Time Ripe for ‘Masked Magician’ Tabraiz Shamsi to Step Up his Act
Tabraiz Shamsi is a weird character. He perhaps won’t fit the physicalities of the first cricketer that comes to your mind when you think of a South African. Chubby and a tad short possessing an art that had remained under covers since Paul Adams retirement, the Chinaman spinner was at one time believed to the next in line in all forms of the game.
However, three years after his debut for the Proteas, Shamsi remains just that – a back-up spinner who doesn’t quite impress with his performances so chooses to enchant you with his celebrations.
One particularly quirky celebration involved pulling out a neck scarf or mask and covering half of his face with it. Coined as the ‘masked magician’ celebrations, Shami’s antics got noticed by even the ICC, who quickly banned it.
It is perhaps ironic that Shamsi chose the masked magician as his celebratory run. Despite possessing oodles of talent and at one time appearing to be a world-beating spinner who could be Imran Tahir’s successor, Shamsi’s skills remained masked.
With episodes of brilliance interspersed with lengthy spells of fickleness, Shamsi became a target for most opposition batsmen particularly since he was mostly part of a near-impermeable attack.
His ODI and T20I records are in disagreement with his skillsets as a spinner. 19 wickets in 17 ODIs at an average of 42 and 10 wickets in 14 T20Is at 38.7 and an economy nearly touching 8, Shamsi has flattered to deceive.
As South Africa look to topple India in their backyard in the shortest format of the game with the T20 World Cup next year presenting the bigger picture, Shamsi will have one final go to seal that spot down. With no Imran Tahir, Shamsi is the lead spinner in the T20I side with Bjoin Fortuin and George Linde, both left-arm spinners like the magician.
But his real test is to assume that lead spinner’s role literally. Against the nimble-feet of the Indian batsmen, Shamsi’s task is cut out. He has often been erratic when the batsmen look to take advantage of him and it’s here that South Africa will closely watch the wrist spinner. If he fails to put a leash on his line and length and bowl to a plan, Shamsi might soon be queueing up below the likes of Fortuin and Linde.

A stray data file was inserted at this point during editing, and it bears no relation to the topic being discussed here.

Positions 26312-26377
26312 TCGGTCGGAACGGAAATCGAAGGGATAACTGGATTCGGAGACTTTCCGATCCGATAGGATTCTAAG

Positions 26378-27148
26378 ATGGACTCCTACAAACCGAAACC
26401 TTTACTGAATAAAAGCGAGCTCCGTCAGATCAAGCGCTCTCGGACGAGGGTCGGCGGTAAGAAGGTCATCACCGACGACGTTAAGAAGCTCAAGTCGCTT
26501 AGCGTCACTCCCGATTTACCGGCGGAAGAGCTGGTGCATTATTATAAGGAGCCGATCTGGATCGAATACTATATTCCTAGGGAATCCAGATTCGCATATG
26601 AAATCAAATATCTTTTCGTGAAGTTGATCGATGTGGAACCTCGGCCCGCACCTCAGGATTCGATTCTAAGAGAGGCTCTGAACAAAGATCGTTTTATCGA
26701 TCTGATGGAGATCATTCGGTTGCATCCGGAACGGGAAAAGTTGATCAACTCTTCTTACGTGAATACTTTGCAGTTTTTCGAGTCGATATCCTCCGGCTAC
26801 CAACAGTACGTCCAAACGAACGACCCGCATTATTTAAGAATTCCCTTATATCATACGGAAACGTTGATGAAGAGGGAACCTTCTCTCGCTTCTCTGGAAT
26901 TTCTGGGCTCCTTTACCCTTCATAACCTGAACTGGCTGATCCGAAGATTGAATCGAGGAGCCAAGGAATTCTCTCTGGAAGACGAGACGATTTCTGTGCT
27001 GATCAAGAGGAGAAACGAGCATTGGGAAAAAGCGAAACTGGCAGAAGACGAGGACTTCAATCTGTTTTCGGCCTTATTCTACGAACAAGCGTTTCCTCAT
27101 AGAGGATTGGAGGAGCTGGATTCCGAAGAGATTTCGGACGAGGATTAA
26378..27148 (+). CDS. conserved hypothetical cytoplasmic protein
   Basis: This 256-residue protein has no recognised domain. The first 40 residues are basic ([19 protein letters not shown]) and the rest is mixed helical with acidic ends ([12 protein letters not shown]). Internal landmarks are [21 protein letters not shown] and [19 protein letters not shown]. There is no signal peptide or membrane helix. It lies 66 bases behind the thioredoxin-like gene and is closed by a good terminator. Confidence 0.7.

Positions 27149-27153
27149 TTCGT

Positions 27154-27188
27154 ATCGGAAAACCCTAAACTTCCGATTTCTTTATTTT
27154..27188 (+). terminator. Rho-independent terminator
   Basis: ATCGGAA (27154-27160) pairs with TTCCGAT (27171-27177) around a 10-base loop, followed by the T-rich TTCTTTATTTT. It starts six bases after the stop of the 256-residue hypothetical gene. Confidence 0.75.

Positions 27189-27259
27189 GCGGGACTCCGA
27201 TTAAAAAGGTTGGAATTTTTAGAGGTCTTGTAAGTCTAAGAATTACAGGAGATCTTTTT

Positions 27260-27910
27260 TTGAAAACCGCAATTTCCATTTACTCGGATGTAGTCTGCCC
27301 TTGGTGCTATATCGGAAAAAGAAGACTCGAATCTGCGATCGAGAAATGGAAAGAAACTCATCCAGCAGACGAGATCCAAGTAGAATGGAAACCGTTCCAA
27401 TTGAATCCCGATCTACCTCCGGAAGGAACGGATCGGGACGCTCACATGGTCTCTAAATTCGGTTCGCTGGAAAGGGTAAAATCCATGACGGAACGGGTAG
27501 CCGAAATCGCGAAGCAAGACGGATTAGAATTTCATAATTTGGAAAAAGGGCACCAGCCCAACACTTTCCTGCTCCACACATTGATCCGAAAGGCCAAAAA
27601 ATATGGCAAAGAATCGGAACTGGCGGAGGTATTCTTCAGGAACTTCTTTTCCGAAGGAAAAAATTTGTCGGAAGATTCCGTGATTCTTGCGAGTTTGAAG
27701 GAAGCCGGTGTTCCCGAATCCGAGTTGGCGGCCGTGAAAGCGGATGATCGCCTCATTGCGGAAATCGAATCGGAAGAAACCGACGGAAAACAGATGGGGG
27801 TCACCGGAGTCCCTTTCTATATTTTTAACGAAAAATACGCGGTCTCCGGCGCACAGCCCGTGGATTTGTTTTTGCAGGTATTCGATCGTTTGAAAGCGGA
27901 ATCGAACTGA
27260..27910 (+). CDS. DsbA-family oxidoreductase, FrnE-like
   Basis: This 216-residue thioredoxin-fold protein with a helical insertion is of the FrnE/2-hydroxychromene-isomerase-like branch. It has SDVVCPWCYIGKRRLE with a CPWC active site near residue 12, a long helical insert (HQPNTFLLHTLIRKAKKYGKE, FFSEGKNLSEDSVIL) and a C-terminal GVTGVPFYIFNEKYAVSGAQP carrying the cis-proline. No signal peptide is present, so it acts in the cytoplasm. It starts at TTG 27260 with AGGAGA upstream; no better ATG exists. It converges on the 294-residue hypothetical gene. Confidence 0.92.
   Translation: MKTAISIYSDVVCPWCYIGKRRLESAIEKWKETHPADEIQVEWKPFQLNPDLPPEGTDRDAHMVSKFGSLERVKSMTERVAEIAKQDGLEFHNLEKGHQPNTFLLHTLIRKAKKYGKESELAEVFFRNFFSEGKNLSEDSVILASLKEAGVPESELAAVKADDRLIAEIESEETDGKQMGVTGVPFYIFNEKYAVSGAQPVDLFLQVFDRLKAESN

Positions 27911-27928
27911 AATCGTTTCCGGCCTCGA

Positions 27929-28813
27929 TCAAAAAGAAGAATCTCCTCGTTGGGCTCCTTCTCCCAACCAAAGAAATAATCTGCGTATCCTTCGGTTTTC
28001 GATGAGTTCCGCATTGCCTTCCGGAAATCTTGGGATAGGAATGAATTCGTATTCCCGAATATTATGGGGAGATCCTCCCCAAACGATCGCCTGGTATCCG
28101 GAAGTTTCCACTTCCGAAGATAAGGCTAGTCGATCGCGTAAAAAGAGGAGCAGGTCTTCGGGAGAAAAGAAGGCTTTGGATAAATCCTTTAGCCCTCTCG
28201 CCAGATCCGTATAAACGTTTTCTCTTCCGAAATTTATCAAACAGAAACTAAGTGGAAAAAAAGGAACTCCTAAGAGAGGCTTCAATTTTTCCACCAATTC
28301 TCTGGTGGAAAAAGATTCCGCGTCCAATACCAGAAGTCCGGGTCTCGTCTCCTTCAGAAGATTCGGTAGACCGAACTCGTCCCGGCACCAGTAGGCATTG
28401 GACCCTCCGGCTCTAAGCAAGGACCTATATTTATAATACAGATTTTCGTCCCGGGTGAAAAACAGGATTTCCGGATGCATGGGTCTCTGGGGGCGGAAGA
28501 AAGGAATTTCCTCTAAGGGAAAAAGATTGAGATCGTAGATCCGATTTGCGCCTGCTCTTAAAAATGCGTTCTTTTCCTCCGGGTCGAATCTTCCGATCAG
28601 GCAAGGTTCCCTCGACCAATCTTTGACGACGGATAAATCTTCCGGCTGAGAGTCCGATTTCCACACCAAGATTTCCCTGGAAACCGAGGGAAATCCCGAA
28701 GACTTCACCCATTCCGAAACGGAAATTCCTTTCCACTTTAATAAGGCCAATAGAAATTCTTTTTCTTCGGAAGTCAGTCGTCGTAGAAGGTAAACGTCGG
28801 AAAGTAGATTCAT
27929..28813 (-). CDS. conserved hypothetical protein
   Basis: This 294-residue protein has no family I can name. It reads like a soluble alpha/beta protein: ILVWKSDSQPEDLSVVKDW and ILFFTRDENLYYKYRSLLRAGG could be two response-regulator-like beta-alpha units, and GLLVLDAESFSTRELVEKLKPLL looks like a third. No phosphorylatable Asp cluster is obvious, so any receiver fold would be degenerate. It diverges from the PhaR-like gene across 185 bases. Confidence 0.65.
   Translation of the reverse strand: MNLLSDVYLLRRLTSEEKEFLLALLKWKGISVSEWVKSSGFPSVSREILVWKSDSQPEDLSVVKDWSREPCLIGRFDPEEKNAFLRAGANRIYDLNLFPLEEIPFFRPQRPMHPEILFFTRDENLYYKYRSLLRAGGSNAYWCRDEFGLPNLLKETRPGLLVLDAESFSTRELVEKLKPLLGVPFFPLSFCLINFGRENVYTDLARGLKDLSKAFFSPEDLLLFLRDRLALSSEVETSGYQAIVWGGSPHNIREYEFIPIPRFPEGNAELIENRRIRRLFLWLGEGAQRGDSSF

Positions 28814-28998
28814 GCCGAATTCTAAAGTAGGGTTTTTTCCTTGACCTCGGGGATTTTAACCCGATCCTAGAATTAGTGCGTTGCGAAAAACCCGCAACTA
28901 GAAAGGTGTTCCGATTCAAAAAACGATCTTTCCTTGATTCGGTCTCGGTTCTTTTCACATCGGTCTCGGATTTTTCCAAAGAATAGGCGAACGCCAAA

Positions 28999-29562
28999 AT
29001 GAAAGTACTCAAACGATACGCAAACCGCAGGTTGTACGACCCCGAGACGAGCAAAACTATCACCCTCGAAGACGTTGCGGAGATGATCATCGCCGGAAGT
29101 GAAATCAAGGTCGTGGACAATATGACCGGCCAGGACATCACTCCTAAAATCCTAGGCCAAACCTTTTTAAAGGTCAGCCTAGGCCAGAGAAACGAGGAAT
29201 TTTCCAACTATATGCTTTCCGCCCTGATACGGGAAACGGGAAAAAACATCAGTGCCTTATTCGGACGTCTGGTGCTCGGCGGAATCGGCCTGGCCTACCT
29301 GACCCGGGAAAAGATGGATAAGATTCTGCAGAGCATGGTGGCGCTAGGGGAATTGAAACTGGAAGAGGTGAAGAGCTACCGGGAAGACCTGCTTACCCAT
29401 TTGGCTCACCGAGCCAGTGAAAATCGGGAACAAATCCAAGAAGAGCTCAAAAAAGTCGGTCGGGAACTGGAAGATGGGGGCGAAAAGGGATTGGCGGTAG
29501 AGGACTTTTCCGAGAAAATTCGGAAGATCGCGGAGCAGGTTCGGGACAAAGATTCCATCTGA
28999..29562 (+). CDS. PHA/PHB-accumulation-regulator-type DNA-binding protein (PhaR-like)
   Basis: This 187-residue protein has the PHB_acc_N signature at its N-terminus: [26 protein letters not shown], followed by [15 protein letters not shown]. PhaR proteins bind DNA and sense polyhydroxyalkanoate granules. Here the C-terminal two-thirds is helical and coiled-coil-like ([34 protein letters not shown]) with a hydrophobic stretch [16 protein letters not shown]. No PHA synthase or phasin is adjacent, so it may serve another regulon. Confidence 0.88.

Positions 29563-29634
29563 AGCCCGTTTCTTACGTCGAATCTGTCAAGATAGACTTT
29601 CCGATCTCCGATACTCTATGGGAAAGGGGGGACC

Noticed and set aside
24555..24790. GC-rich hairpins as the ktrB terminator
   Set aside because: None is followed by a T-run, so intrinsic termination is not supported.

A poor batsman and a very ordinary fielder, all Shamsi has to show for is his exemplary spin bowling capabilities. If he errs there, international cricket can be a hard taskmaster as he has already started realising. What he would want is a dazzling season before the T20 World Cup, something like the domestic first-class season he enjoyed in 2015-16.
Then Shamsi was the leading wicket-taker in the competition in South Africa and eked out 41 wickets at 19.97 in Titans’ title-winning season. The period was a bumper one for him with St Kitts and Nevis Patriots signing him up for the Caribbean Premier League 2015 season and Royal Challengers Bangalore bidding for him in the IPL.
He shone in the CPL with 11 wickets at 13.27 but was largely off colour for RCB in the IPL next year. He picked up just three wickets in five matches and after a solitary appearance in 2017 was nowhere to be seen in the league.
This inconsistency is relatable to Shamsi throughout his career. He has never had lengthy periods of excellent form and has often followed by spell-binding performances with listless outings. Despite possessing a bag of tricks, this has left the Chinaman spinner without too many deals in franchise cricket.
With Keshav Maharaj still not a part of the limited-overs side, Shamsi has a golden chance in India to become South Africa’s long-term limited-overs spinner. But it comes with a catch. A failure here would mean Shamsi might go back to domestic cricket forever. Unlike before, South Africa have a slew of spinners coming through the ranks – Maharaj, Linde, Fortuin, Von Berg, Muthuswamy and a few others – who not only offer a better deal with the ball than Shamsi but also stand out with their batting abilities.
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